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Maintaining Trust with My Teenage Son

Like any other teenager, 13-year-old Simon asserts his needs for independence and privacy. His father Edwin, the more mature figure securing a safe and trusting home environment, continues to maintain his nurturing connection with his son.


Simon got accepted into a high school district in August 2019, where he practically did not know anyone in his class except two other students from his previous primary school. Honed with favorable social skills, he slowly developed his friendships and bonded with the other students in the class. He would deliberately mention his classmates’ names over dinnertime when sharing about his day at school.


Sometime in June 2020, Simon asked permission if he could spend a weekend with his new friends on a campsite by a lake. Edwin was a bit apprehensive namely for several reasons: a) too young to be left without parental and staff supervision onsite, b) he hardly knows Simon’s friends, and c) the threat of the ongoing pandemic. With an ambivalent feeling, he initially agreed on the condition for Simon to spend only the entire day on the campsite.


Weeks before the camping trip, Simon’s new friends had regular study groups at his house. It gave Edwin an opportunity to be acquainted with his son’s new circle of friends. Meeting Simon’s new friends, he felt he could trust Simon with their company. By the time the camping event was scheduled in July 2020, Edwin permitted Simon to spend the entire weekend at the campsite without any reservations.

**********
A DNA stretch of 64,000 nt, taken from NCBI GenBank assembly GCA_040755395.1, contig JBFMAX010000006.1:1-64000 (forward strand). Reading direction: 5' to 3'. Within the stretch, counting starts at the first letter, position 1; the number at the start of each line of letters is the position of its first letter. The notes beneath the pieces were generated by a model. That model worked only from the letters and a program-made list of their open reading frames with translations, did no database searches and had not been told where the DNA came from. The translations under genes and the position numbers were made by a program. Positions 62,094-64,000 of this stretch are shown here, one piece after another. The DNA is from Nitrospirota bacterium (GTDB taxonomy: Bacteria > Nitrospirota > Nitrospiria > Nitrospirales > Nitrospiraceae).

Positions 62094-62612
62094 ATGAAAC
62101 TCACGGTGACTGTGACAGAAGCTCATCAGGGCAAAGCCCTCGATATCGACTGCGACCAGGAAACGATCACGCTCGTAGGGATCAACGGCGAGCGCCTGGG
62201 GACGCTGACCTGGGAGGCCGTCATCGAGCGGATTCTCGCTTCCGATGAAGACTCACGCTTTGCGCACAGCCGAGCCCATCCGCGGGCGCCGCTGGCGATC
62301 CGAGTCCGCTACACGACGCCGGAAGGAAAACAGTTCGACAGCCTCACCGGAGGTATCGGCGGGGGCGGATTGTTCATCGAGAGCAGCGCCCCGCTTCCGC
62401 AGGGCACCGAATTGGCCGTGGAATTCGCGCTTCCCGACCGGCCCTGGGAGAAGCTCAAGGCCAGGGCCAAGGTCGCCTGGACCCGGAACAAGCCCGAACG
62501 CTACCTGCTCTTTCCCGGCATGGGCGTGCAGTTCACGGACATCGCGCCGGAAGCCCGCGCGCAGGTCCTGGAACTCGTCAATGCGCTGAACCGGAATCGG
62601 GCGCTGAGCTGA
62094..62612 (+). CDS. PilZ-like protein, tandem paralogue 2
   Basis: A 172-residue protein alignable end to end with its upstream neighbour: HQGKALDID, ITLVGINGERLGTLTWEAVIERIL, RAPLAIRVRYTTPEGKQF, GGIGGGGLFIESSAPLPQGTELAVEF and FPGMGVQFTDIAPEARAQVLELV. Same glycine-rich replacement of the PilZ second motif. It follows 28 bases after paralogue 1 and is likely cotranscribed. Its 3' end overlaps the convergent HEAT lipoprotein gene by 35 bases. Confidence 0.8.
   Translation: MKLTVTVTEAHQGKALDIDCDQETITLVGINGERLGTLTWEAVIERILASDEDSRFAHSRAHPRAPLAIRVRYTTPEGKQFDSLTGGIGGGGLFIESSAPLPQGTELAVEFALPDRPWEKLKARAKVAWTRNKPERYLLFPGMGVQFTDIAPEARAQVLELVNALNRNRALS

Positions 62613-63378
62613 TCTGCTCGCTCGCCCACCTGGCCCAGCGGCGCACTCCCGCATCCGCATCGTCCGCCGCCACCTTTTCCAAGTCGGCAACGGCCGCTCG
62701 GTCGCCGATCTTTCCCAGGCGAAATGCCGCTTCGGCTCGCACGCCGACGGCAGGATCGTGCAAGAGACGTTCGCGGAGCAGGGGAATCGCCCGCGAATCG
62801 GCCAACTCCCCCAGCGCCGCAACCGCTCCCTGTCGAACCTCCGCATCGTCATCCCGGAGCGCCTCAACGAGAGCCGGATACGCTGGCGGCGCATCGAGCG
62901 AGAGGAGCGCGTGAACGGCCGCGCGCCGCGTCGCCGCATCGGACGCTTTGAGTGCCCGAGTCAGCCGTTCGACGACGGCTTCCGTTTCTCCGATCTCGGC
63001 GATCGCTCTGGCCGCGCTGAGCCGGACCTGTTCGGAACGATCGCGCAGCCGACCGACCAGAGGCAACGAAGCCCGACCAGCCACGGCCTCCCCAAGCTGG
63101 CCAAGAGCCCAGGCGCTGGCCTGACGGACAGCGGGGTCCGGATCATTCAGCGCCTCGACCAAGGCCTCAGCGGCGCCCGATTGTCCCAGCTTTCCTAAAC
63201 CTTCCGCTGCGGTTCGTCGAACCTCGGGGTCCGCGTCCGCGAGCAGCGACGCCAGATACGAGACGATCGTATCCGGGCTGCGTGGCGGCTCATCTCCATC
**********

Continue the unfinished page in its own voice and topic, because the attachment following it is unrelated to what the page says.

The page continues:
Edwin’s decision of allowing Simon to experience camping with his friends did not only strengthen his bond with his friends but he also learned how to camp out.


Later in the fall, Edwin hosted a surprise birthday party for Simon. All the planning leading up to the party brought him into direct contact with Simon’s friends. They gave their input on how to make it a successful event. By the time the party was held, he knew most of the children quite well.


With a new mutual understanding between a father and his teenage son, it is easier for Simon to ask permission from Edwin every time he wants to spend time with his friends in the city.


Trust is a gradual process that requires a mutual commitment between you and your child, which is best nurtured at a very young age. This secured attachment will inevitably strengthen your parent-child relationship, which allows your child to disclose any conflicts or problems without being judged. It is evident, as Simon is going through his early teens, that he is cultivating his psychological needs. His sense of safety in the company of his high school friends will further boost his well-being as well as both his cognitive and emotional intelligence, in the hope that he will continue to discover confidently what the world has to offer him.


*Name has been changed in the story for anonymity

Zurich, Switzerland

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